What was the most difficult part of creating this particular work?
The most difficult part of creating this piece was to let the softness of the experience prevail in harsh surroundings. Pain and grief trigger hard and cramped emotions. All very solid stuff. It is very difficult to make art in that state.
In this work, I wanted to move these feelings towards a more transparent state. So I decided to do a double exposure. I work alone in the landscape with a self-timer that only gives me 10 seconds to move into position. I needed to get the two opposite movements into one motion: the falling and the rising. That was quite a challenge. But to me the limitation of a medium is imperative. It keeps me from being in complete control, and in that zone the magic can happen.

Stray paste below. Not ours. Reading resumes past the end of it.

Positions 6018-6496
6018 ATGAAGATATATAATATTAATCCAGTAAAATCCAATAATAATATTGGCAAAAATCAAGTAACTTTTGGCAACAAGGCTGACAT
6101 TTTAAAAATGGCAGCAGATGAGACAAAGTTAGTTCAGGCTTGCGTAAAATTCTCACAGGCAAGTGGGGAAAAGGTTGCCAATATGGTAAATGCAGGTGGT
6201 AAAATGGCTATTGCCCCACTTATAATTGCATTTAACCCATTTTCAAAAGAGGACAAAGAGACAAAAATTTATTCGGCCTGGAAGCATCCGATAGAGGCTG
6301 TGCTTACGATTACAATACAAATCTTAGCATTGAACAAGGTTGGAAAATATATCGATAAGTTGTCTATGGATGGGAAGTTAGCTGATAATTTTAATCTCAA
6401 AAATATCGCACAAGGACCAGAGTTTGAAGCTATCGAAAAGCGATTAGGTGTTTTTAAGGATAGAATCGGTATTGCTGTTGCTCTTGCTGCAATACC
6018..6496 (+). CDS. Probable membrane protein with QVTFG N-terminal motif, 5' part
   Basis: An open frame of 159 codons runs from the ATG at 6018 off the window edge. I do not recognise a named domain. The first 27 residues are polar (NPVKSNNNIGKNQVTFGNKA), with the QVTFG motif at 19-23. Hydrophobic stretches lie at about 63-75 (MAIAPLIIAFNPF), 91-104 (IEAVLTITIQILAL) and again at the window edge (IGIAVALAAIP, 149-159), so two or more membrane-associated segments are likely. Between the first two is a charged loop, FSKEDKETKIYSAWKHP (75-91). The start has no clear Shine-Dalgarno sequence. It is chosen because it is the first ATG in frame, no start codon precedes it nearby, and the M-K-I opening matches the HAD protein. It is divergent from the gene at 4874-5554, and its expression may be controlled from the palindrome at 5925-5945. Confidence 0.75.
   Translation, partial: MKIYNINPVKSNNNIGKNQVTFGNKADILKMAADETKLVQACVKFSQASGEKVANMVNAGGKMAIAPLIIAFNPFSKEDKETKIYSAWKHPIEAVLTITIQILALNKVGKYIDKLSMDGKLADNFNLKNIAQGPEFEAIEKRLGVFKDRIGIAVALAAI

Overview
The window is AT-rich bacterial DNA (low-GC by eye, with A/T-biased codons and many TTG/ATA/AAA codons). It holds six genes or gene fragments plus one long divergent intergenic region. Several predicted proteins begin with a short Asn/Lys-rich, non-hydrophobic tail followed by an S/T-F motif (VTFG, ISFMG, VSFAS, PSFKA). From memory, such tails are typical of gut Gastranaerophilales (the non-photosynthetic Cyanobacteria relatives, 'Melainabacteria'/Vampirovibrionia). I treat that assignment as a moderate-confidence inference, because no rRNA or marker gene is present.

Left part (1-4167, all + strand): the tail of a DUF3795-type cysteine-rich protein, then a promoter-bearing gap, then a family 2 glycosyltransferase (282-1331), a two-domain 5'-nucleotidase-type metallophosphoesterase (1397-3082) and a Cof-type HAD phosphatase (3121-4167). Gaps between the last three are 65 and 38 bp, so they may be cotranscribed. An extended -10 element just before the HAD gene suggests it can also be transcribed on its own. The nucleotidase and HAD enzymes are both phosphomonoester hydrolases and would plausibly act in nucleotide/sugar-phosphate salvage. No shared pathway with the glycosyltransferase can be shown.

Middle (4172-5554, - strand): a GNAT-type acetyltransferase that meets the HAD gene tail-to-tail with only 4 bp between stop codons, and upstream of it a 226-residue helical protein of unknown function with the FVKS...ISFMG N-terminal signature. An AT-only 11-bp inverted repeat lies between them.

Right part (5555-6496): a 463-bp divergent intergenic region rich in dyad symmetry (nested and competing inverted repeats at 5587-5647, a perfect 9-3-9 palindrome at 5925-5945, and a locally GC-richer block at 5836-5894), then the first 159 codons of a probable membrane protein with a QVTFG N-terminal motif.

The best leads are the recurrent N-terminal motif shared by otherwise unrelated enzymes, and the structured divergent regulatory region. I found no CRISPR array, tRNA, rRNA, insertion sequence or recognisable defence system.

Can you tell us about how you got your latest work exposed?
I usually send all my new work to my gallerist, and he takes it from there. Maybe that sounds a little lazy, but he is a very enthusiastic man with a lot of heart for his artists, so I trust him completely with it.
My latest works took part in the Photo Fair in Milan, and they will also be part of my next solo exhibition in Amsterdam. As a result of the Milan fair, I was invited to contribute to a large group show in Turin, Italy, later this year. My work will also feature in ‘AutoPortrait,’ a book on contemporary photography by the art critic and philosopher Giorgio Bonomi.
Ron Lang Art Gallery – Solo exhibition.
October 3 – 27, 2015 – Amsterdam, The Netherlands
PanoRama – Group show
September, 2015 – Turin, Italy